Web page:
The Wormhole hacker is back in action, transferring $46 million worth of stolen cryptocurrency from their wallet, according to on-chain analysis from PeckShield, a blockchain security firm. This marks a significant development in the aftermath of the Wormhole attack, which resulted in one of the largest cryptocurrency breaches of the year, with a loss of approximately $320 million worth of Wrapped ETH.
Hacker Continues to Liquidate Stolen Assets
The attack took place last February and is believed to have been a result of a vulnerability that was exploited after an update was made to the project’s GitHub repository. The news of the incident was first reported on February 2nd when the Wormhole account tweeted that the network was “down for maintenance” while an exploit was being investigated.
The recent movement of stolen assets raises new concerns about the safety and security of cryptocurrency holdings. PeckShield’s analysis shows that the hacker has liquidated approximately $41 million worth of Ethereum staking tokens by transferring them to MakerDAO through Lido Finance. In addition, the hacker transferred $5 million in the form of 3,000 rETH from Rocket Pool to MakerDAO.
The stolen assets were then sold for approximately 16.6 million DAI stablecoin, indicating that the hacker is seeking to either profit or take advantage of an arbitrage opportunity. The MakerDAO stablecoin was used to purchase 9,750 ETH worth $1,537 each and 1,000 stETH, which was then wrapped into 9,700 wstETH.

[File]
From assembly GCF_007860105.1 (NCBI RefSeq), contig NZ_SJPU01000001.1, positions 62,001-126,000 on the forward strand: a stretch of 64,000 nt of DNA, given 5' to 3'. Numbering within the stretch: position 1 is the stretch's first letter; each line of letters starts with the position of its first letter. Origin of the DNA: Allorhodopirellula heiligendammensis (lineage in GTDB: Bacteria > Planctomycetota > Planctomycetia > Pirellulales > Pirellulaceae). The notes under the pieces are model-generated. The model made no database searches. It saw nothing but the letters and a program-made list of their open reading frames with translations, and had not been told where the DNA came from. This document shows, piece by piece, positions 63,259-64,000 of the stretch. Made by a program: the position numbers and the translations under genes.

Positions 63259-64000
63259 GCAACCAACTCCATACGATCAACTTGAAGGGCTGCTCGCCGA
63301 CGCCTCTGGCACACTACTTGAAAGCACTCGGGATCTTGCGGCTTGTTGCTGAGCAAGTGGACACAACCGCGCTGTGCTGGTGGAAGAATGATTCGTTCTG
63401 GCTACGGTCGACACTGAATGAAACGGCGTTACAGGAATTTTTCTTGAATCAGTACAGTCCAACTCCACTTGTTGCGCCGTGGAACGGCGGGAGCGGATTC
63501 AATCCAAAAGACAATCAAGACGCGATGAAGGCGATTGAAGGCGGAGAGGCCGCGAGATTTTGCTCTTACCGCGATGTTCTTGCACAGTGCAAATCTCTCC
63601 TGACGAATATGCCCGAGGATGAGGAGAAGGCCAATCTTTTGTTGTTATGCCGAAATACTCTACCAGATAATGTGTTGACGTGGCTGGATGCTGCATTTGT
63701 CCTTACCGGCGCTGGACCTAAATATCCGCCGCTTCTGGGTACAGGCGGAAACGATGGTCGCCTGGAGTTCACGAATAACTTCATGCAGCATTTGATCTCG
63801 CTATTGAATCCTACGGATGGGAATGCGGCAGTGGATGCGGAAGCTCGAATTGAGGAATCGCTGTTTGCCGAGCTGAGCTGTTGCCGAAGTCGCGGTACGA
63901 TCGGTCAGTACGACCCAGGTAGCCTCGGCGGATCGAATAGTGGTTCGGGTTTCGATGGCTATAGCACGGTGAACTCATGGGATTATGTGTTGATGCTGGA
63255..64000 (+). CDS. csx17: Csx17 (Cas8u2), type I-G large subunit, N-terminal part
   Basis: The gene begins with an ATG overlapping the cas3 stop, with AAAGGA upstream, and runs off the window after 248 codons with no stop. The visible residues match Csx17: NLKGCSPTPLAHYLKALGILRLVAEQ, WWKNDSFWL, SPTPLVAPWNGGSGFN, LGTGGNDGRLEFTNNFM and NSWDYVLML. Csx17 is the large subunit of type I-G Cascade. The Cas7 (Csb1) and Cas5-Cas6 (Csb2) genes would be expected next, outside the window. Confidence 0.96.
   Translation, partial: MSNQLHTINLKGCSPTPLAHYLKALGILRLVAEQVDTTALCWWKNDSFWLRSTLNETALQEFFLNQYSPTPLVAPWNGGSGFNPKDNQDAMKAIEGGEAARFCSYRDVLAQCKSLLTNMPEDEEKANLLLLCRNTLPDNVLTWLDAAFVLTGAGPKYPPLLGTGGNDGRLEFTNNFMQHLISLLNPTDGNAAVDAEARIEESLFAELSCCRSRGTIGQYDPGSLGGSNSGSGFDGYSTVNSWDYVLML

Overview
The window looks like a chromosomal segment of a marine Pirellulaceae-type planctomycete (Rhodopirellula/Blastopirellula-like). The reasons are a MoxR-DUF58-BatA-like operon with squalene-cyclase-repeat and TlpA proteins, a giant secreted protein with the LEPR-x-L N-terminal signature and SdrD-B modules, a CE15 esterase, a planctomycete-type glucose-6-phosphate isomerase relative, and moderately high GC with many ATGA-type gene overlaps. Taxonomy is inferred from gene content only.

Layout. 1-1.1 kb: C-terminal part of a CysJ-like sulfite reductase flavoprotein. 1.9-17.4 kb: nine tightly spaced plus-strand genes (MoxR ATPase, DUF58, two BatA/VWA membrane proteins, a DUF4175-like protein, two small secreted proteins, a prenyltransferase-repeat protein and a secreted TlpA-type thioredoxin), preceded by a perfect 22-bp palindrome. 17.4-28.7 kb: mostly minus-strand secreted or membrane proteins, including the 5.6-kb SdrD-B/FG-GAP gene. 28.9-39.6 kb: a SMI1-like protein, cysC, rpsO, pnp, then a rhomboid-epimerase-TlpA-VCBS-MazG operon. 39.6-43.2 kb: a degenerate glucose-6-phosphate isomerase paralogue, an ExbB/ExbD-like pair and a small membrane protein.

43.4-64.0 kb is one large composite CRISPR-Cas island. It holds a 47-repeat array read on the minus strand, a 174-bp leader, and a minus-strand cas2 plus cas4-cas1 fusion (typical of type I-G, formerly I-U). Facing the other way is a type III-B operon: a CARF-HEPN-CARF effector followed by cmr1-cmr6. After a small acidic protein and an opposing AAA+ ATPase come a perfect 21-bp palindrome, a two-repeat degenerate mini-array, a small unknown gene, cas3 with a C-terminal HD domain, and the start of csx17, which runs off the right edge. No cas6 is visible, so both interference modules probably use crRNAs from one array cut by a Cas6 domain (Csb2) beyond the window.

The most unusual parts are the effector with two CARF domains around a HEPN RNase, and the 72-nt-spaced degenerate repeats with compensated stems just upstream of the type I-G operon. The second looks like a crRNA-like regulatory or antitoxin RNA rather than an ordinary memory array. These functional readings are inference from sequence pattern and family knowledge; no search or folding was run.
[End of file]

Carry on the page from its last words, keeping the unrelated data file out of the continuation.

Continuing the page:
Need for Heightened Security Measures
This activity suggests that the hacker is trying to convert the stolen assets into other forms of cryptocurrency in order to make them harder to trace. The recent transfer of assets by the hacker, who moved $46 million worth of cryptocurrencies, comes on the heels of the transfer of over $155 million worth of Ethereum to a different exchange just a few weeks ago.
The Wormhole attack serves as a reminder of the need for heightened security measures in the cryptocurrency industry. It is important for exchanges, wallets, and individual investors to take the necessary steps to secure their digital assets and protect themselves against potential hacks and breaches. This can include implementing multi-factor authentication, using hardware wallets, and keeping software up-to-date.
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